I’ve been saying my new thing is I don’t work on a purely commission basis. In editorial I do that. But if you want ad placement, or some special email, we work on a combination. Basically, if you do affiliate links with me, I’ll take 20 percent off my rate card. But you are still going to pay a placement fee. Because I believe that I am building your brand. We did this thing with SmartBargains.com – we did a combination. They did really well. And a lot of people told me they had never heard of Smart Bargains before. I’m building awareness, and who knows how much of a value that person is in a life span? I think that we should be treated the same as other media. On the other hand, coupon sites can live off of 5 percent commission or whatever people want to pay.

I don’t like that we get lumped into the same area because I’m trying to create a quality product and get you the best users that you want and create your brand image. If you’re going to throw yourself up on a coupon platform, yes, they’re going to make more because they play dirty. They spam the search engines, they post codes that are out of date, and they don’t keep things up. Yes, they make a lot more money than I do, so I can’t compete with it. I really feel like that’s a problem that affiliate marketing is having right now.

AW: Do you work with a network?

MM: I work with Commission Junction and LinkShare. I work with pretty much all of them.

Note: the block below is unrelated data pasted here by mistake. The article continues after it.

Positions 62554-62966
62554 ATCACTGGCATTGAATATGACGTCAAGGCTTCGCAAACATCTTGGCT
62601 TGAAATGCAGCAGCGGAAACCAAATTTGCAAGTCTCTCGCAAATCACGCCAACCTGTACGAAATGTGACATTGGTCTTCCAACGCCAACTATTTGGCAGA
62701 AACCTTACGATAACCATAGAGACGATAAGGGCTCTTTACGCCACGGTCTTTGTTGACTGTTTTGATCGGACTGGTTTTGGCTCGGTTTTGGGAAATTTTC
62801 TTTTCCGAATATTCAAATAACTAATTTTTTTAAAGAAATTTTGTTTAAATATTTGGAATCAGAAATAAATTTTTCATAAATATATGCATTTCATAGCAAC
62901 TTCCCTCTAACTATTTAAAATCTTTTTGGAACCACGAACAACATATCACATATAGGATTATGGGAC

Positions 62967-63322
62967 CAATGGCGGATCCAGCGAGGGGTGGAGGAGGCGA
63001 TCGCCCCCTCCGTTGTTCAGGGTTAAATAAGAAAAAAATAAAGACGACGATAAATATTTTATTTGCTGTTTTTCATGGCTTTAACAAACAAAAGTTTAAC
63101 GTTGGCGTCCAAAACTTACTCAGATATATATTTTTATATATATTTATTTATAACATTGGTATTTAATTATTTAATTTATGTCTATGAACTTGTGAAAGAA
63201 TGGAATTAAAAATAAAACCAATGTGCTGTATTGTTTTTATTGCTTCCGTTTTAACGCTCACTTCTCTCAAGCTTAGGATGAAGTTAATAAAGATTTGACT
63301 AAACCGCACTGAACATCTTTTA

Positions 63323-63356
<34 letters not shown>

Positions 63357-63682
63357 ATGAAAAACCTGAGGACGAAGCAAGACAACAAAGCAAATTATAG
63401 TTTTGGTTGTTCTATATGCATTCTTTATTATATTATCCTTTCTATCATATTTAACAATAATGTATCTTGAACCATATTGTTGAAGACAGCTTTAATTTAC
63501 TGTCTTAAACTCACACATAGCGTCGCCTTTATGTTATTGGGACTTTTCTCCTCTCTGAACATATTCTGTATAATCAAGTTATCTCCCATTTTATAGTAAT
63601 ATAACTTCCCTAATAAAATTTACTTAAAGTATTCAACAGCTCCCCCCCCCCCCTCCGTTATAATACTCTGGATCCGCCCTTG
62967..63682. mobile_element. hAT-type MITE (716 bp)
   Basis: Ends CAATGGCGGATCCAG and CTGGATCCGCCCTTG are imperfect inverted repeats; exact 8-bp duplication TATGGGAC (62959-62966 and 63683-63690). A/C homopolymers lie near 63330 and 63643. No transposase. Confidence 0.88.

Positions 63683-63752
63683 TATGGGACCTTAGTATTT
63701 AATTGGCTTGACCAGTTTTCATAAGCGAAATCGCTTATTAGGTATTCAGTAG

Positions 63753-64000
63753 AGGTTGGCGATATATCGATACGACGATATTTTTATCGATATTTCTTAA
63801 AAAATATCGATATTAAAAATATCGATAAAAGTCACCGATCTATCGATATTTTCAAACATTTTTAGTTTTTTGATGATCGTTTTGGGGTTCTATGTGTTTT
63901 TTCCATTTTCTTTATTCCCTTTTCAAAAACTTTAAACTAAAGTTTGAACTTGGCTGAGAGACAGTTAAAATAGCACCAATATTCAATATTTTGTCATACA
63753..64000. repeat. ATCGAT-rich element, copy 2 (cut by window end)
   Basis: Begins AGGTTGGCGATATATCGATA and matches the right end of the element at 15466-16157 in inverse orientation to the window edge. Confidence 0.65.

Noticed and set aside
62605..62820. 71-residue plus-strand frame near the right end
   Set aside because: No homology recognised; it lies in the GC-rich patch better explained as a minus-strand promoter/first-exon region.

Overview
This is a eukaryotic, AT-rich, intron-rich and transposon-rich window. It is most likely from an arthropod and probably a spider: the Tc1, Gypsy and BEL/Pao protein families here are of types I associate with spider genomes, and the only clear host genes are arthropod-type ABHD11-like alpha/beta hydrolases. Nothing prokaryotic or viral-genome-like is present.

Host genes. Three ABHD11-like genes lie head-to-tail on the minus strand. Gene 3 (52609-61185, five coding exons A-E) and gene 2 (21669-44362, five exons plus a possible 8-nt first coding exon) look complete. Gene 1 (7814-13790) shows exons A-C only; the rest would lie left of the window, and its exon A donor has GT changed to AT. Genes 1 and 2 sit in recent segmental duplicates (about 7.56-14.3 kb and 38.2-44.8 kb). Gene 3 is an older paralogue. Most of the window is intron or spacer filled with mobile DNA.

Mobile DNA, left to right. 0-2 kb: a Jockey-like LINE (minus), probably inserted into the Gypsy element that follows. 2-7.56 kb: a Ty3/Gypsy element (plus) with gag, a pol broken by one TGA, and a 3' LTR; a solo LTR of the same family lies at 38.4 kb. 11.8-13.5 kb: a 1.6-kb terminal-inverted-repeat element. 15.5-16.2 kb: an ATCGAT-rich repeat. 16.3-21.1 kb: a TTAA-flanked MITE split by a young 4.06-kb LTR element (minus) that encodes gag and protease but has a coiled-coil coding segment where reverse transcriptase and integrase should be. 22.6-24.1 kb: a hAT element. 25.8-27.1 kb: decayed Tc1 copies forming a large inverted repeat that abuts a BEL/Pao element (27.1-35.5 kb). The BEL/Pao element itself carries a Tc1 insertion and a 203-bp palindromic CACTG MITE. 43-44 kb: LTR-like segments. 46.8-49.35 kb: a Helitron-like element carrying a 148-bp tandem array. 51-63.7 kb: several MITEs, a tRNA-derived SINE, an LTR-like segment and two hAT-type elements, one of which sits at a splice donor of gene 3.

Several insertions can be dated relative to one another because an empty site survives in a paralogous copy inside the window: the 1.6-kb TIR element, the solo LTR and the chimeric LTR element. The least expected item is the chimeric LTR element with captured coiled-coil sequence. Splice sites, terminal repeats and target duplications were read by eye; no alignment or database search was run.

AW: And do the networks help you to attract new merchants?

MM: Well, LinkShare has gotten to be much more helpful. I’m doing a bunch of holiday – it’s Q4 – and so they just brought me some advertisers. I think this is kind of a new hybrid of part placement fee, part brand image, and it works for everybody. They brought me Godiva and Apple. I didn’t come from a sales background so I need to figure out how to get on the brand advertiser radar.

In the magazine industry it’s clear that if I scratch your back, you’ll scratch mine. They don’t talk about it, but you will see that all the beauty products that are pitched are also advertised in the magazine. We definitely have editorial integrity; we definitely don’t pick anything that we don’t think is good. But we also think that if all things are equal, we want to go with the company that’s supporting us. Almost every company now has an affiliate relationship. For instance, we are working with Bare Necessities – they were one of our first big supporters. So if we are going to write something about underwear, then we usually use them, and also they usually can get discounts for our readers. For our 2006 underwear guide, I asked our readers, “What is your favorite underwear?” I had someone write me back and say, “Mine is Hanky Panky; can you get us one of those Bare Necessities deals?” So you see that we have built up some brand equity for them by working together.

AW: Does anyone ever ask, ‘What happened to the separation between church and state?’ Do people understand that this is an affiliate relationship?

MM: I don’t publicize it in the newsletter. But I could write bad editorial with no affiliate links and then I think people will leave you anyway. I mean look at the growth of magazines like Lucky and Shop Etc. Even the Bliss catalog has become hugely successful. You have to provide a good product no matter what. So if you become a complete shill, then I think people will turn away from you.